Also, with bricks and clicks, you never interact directly with the shopper. You never get individual shopper data. At best, you might get aggregated sales data, which you often have to pay extra for.

Also, you’ll have to spend on digital media if you want to make your products more prominent on the website and drive more traffic to your product pages. That’s either part of your commercial agreement with the retailer or by buying space on 3rd party sites like google or facebook. 

So yes, selling via bricks and clicks is easier. But it can also be a costly way to sell. See our online retailer strategy guide for more on bricks and clicks.

Pure Players

Pure Players only operate online.

They don’t have to carry the overheads of running physical stores, so they focus on optimising the online customer journey. They aim to compete on price, range or service.

They’re usually faster moving and more innovative than bricks and clicks.  

Check our online retailer strategy guide for more on Pure Players. Plus, see our article on the specific challenges of selling with Amazon, the world’s most famous pure player. 

Amazon logo on phone

Dropshipping / Print on Demand

The next e-Commerce channel option is dropshipping. Here, you find suppliers who sell at wholesale prices. You then set up an online store website to sell those products at a higher price. When the customer buys from you, you pass the order to the supplier to fulfil. Your store acts as an intermediary between suppliers and shoppers. You make money on the difference between the supplier price and your selling price.

You might wonder why shoppers would buy at your higher prices if they could go direct to the supplier.

But, many shoppers don’t know about the wholesale price websites. And those websites aren’t always set up to make it easy to buy. For example, sites like aliexpress allow you to find Chinese-based suppliers of a wide range of goods. But, as a stand-alone shopping site, it’s not the easiest to navigate.

The value you add is creating a branded store website, which drives traffic and creates a smooth selling experience. When customers order from you, they don’t know that you’re forwarding the order to the supplier.

No stockholding

The big advantage of dropshipping is you don’t have to invest money in holding stock. The supplier manufacturers “to order” and ships the product direct to your customer.  Your main costs are the marketing costs to drive traffic and maintain the site, plus any customer service costs when you have to resolve issues like damaged or incomplete orders. You also have to manage issues if customers are not happy with the quality of the goods.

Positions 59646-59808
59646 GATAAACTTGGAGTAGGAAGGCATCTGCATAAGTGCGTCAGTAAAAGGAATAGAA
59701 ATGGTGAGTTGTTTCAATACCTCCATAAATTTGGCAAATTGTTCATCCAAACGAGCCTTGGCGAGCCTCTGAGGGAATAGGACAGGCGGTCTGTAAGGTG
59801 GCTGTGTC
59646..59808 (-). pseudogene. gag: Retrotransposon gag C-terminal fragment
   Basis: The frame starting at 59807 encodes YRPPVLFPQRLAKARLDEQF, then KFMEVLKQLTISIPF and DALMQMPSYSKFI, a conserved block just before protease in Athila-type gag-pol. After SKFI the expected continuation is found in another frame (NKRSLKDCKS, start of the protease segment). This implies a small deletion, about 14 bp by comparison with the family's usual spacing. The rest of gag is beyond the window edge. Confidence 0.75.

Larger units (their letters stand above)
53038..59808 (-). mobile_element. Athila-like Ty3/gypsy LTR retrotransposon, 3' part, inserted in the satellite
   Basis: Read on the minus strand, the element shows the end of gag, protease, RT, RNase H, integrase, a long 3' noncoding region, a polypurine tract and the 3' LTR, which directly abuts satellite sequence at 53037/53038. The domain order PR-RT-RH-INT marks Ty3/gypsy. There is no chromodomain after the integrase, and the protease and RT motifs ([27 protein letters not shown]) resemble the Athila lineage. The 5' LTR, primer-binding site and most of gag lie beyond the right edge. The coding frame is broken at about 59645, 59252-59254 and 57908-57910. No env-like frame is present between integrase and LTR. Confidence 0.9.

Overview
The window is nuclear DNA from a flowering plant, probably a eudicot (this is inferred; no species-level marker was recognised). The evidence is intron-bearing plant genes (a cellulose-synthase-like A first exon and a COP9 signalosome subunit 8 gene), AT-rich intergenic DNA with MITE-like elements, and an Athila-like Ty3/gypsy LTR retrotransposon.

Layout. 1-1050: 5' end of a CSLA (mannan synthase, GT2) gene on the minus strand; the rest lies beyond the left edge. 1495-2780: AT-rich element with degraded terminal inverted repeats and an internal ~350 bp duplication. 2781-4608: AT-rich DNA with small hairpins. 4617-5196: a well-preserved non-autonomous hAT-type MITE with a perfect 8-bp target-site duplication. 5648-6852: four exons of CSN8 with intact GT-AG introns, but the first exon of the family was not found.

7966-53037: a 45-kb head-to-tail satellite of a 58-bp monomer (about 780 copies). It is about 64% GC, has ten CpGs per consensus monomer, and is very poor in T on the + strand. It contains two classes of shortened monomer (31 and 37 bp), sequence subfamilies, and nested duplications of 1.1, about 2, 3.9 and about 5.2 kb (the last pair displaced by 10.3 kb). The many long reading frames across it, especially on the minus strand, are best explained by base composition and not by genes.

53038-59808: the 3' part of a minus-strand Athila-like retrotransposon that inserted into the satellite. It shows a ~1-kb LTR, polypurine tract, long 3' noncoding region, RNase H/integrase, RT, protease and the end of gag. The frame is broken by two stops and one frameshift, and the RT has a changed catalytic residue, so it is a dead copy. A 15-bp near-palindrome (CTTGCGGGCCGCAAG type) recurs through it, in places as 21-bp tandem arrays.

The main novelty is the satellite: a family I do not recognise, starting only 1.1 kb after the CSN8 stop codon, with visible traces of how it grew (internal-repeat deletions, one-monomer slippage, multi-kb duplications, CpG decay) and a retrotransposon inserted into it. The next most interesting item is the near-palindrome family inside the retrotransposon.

For this reason, you must be confident in the quality of the dropship supplier you use to make sure they have good quality controls in place. It’s a competitive market. Other online stores can order products from the same supplier. You need to work out what will make your store different and better. 

Print on Demand

A variation on dropshipping is Print on Demand (POD).

This is where you create designs to go on standard items like T-shirts, caps and water bottles.

In effect, you’re selling the design itself. You pass the order fulfilment to a third-party printer who sends the product to the customer. 

They manage both payments and deliveries, with a commission of 10%-20% of the selling price. 

For example, our online shop sells T-shirt designs via Print on Demand.

When we reviewed the Print on Demand supplier options, we found Redbubble and Spreadshirt best met our needs in terms of service and flexibility. But there are many other options out there too.

Woman wearing a black T-shirt with a design showing a WiFi symbol and the words Australian Invention

Direct to Consumer (D2C)

Direct to Consumer or D2C is the final e-commerce model. Here, there are no third-party retailers involved. The shopper buys directly from you, and you arrange all the payment, processing and delivery. 

D2C advantages

With D2C, you control each step of the online selling experience. Your digital media and brand website link directly to your own online store to create an online path to purchase for your target audience. 

You decide what the store looks like. Which products you sell. You decide your pricing strategy, and how much to charge for delivery. What the shopper pays (apart from credit card fees) goes straight into your bank account.

You also have a direct connection to the individual customer. They share their details so you can deliver the product.  And, they permit you to contact them directly. 

Close up of a delivery driver handing over a cardboard box delivery to a customer